Trust, Motivation, and Barriers in a "Hurry Up and Vaccinate" Environment: Vaccine Uptake among Black Americans

Kimberly A. Parker, Sarah A. Geegan, Bobi Ivanov, Jardin Dogan-Dixon, Adam E. Tristan, Diane Francis

Research output: Contribution to journalArticlepeer-review


Amid the COVID-19 pandemic, research is needed to translate knowledge of vaccine attitudes into strategic interventions aimed at increasing vaccine uptake. The current study gleaned formative data on vaccination attitudes among underserved Black populations, which can then be used to strategically design messages grounded in theories of persuasion. The goal is to promote vaccination among hesitant Black populations. Specifically, researchers facilitated community-engaged focus groups and individual interviews to better understand Black individuals' attitudes about COVID-19 vaccine uptake. In partnership with predominantly Black churches and a local university, investigators recruited community members to share their perspectives on the COVID-19 pandemic and vaccines. This audience insight will be useful as individuals who remain hesitant to receive COVID-19 vaccines may require targeted, sophisticated interventions.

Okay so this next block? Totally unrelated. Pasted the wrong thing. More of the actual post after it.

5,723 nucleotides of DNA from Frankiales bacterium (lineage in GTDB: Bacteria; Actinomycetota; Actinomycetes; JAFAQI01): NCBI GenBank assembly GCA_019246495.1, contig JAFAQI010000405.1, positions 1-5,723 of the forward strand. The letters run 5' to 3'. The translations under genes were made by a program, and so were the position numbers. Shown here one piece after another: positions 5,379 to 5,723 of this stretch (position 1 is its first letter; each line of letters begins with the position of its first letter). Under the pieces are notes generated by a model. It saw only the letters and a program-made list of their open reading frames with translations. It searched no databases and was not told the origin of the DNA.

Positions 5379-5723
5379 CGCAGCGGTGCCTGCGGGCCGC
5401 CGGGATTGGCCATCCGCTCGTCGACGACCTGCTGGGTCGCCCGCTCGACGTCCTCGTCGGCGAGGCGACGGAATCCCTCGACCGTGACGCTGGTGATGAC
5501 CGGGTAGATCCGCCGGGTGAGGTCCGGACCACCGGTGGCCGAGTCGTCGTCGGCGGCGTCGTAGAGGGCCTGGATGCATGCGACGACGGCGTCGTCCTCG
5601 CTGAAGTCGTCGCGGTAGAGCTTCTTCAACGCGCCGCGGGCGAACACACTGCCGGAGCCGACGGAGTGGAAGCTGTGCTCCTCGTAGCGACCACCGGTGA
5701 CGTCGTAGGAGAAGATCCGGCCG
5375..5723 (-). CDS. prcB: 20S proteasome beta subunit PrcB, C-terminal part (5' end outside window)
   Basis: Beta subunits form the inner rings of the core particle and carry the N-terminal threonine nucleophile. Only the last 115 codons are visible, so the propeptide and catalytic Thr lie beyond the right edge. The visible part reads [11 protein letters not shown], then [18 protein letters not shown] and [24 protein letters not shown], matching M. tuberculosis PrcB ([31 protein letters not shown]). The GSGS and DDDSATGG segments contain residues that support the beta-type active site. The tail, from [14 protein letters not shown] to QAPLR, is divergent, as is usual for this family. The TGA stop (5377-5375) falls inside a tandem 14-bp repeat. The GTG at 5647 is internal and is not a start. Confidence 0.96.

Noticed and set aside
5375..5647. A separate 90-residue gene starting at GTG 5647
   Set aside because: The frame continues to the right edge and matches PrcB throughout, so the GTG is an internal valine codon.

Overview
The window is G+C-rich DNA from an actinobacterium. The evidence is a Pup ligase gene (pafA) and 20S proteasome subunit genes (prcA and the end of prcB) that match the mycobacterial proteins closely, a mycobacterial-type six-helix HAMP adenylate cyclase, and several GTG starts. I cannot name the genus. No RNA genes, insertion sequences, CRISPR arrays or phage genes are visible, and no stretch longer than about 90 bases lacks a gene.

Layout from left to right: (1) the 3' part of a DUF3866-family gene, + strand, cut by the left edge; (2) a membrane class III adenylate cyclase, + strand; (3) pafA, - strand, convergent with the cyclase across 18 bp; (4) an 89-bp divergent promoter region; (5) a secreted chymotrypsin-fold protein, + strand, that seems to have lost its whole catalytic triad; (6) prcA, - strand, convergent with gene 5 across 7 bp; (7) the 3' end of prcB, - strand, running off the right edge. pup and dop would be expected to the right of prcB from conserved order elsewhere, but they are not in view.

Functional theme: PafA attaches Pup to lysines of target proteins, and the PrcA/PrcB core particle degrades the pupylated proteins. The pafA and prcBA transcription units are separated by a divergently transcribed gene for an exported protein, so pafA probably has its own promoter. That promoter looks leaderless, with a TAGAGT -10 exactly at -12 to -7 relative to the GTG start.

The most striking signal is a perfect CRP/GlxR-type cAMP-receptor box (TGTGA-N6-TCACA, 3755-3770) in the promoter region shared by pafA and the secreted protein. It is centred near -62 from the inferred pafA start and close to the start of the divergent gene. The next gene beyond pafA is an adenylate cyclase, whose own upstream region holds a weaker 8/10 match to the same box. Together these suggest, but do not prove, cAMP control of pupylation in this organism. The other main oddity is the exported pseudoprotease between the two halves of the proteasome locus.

Original languageEnglish
Pages (from-to)41-61
Number of pages21
JournalInternational Journal of Community Diversity
Issue number2
StatePublished - 2023

Bibliographical note

Publisher Copyright:
© 2023 Common Ground Research Networks. All rights reserved.


  • Community-Engaged Research
  • COVID-19
  • Focus Groups
  • Underrepresented Populations
  • Vaccine Hesitancy

ASJC Scopus subject areas

  • Cultural Studies
  • Anthropology
  • Sociology and Political Science


Dive into the research topics of 'Trust, Motivation, and Barriers in a "Hurry Up and Vaccinate" Environment: Vaccine Uptake among Black Americans'. Together they form a unique fingerprint.

Cite this